1 of 5 | The Palonis host their Halloween special. Photo courtesy of 20th Television
LOS ANGELES, Oct. 17 (UPI) -- Creator Justin Roiland and executive producer Ben Bayouth said the animated Paloni Show! Halloween Special!, premiering Monday on Hulu, includes the late Gilbert Gottfried's final voice performance.
"It was about two weeks later from the recording when we heard that he passed," Bayouth told UPI in a recent Zoom interview.
Gottfried died April 12 after a long illness at age 67. On The Paloni Show, Gottfried plays an apartment manager who was dealing with a zombie outbreak in his building.
"I didn't even know he was sick," Roiland said. "He certainly doesn't come off as sick at all."
Roiland pitched The Paloni Show to FOX in 2009. FOX passed, but Hulu, for whom Roiland produces Solar Opposites, greenlit the Halloween special.
"The original 2009 pitch was a family, the Paloni family," Roiland said. "They're doing this show and the wheels just keep coming off. It just turns to absolute chaos and they have no control over what's happening, but they have to keep going with it."
The Halloween special shows Leroy (Roiland), Reggie (Zach Hadel) and Cheruce Paloni (Pamela Adlon) host an hour of Halloween-themed comedy sketches.
One sketch has a slasher killer named Dana Carver. The spoof is a reference to Halloween movie killer Michael Myers, and the real-life actor Mike Myers, whose Wayne's World co-host was played by Dana Carvey.
Roiland was unaware that the real Myers resents comparisons to the Halloween films. Jamie Lee Curtis asked him to cameo in 1998's Halloween: H2O and Myers refused.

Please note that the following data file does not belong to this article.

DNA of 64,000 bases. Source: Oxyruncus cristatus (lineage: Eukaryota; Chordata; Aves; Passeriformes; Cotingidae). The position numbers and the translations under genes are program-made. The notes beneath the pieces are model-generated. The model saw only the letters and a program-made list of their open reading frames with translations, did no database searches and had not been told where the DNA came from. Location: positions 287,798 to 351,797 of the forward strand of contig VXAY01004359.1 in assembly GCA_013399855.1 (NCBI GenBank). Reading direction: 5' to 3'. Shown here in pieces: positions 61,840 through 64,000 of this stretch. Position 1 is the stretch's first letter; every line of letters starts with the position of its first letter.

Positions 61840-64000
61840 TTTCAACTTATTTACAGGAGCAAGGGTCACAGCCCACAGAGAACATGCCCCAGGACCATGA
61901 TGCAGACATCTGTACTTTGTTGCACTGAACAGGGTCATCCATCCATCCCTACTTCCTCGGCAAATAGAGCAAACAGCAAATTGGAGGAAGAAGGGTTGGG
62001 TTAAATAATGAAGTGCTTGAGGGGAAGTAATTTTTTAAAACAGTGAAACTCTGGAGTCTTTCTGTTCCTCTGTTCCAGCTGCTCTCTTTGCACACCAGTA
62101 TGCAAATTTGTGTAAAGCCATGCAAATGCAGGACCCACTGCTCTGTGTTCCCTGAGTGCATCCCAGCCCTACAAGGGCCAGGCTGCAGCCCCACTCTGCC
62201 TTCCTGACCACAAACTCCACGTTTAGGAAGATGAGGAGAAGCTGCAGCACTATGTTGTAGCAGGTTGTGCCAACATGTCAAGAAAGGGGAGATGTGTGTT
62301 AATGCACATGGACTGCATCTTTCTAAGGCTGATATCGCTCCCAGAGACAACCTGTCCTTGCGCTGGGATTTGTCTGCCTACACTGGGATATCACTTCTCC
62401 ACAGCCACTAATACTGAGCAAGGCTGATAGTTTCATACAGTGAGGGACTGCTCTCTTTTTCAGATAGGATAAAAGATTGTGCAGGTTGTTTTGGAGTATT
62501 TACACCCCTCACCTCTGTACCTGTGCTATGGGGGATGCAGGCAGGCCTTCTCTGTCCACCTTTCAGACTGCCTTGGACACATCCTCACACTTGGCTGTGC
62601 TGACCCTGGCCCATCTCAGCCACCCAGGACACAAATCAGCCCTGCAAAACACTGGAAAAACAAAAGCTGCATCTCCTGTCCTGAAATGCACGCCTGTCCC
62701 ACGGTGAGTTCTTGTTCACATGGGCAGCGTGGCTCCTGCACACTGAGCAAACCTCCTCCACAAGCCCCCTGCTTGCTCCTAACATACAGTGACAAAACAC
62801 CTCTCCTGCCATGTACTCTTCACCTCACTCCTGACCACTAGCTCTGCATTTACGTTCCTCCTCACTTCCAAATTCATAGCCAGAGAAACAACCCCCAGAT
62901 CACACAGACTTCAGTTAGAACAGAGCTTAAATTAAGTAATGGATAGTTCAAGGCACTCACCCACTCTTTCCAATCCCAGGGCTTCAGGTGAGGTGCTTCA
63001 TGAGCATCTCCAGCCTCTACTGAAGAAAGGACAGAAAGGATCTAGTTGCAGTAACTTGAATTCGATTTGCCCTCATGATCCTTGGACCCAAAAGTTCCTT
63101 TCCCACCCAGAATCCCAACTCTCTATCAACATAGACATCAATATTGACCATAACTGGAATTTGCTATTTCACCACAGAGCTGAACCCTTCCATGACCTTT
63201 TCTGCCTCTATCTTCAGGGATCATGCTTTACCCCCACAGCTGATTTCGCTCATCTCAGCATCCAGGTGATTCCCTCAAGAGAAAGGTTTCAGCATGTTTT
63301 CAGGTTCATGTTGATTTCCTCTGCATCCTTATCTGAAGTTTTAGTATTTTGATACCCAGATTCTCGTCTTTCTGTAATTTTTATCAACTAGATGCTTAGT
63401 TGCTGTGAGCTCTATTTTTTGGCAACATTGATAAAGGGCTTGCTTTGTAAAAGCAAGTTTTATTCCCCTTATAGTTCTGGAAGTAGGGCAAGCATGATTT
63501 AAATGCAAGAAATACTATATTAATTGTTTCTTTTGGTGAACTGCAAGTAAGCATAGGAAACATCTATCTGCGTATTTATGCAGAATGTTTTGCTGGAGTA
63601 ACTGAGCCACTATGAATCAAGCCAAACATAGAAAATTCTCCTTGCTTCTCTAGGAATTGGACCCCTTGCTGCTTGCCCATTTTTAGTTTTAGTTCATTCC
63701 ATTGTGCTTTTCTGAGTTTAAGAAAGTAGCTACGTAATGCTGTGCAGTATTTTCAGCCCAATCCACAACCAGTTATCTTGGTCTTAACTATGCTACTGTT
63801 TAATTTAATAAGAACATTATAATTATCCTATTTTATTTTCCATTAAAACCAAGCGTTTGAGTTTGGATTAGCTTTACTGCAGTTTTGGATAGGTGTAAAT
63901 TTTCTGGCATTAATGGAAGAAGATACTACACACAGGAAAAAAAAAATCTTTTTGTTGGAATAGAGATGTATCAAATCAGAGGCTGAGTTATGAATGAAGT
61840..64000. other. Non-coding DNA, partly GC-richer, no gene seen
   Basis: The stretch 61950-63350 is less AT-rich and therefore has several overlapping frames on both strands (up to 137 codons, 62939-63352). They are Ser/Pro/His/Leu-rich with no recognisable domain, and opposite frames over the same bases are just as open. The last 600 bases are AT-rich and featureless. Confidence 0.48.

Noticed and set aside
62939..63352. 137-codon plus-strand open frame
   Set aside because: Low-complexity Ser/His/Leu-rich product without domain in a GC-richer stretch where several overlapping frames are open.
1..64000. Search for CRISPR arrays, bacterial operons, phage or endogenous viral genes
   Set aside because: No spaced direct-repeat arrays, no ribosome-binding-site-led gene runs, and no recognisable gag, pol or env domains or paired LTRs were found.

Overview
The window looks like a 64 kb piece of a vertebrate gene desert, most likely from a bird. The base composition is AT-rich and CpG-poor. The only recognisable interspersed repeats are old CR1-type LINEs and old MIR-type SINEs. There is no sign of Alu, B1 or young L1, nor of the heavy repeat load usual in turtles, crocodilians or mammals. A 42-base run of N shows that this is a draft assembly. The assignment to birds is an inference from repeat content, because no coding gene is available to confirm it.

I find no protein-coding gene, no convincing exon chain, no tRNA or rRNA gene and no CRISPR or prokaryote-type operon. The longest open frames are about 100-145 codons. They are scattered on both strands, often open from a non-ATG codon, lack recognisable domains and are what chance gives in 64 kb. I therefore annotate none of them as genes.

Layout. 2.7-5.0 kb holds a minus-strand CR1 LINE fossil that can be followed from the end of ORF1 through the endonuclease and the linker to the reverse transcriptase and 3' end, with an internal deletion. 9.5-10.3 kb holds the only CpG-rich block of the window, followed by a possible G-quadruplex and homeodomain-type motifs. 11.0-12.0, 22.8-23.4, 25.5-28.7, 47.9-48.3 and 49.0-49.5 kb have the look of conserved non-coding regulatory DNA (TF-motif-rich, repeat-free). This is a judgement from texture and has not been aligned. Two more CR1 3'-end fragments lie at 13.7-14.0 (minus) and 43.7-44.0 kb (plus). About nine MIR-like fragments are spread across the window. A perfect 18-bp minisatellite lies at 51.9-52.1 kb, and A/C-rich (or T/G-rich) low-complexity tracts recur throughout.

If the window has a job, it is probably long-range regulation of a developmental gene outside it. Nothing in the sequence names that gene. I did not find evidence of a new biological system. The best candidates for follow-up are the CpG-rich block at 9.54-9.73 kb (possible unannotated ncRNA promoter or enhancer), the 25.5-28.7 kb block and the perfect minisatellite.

"That movie came out when he was a teenager probably, or grade school," Roiland said. "So then it's like, 'Here we go, I'm going to get this for the rest of my life.'"
Another sketch involves the honored guest at a surprise party becoming genuinely terrified when his friends force the gathering on him. Roiland credited animator Joel Haver with the sketch pointing out the dark side of surprise parties.
"A lot of people might be in a mood where they don't want to be social," Roiland said. "All of a sudden, next thing you know you're in a room with 30 people, and it's like, oh, [expletive]."
Mike Schilling's sketch satirizes Beetlejuice. In the 1988 movie, Michael Keaton plays a ghost who comes to life if you say his name three times.
The Paloni sketch never reveals the pseudo-Beetlejuice's name. However, he tricks a man into saying his offensive name three times in public, and Roiland found it funnier to leave the offensive name up to the audience.
"That makes the joke better because everybody's going to think a different thing," Roiland said. "You fill it in and you're told that it's horrible. It makes it worse in a way for each person who's watching gets to project their own thing onto it."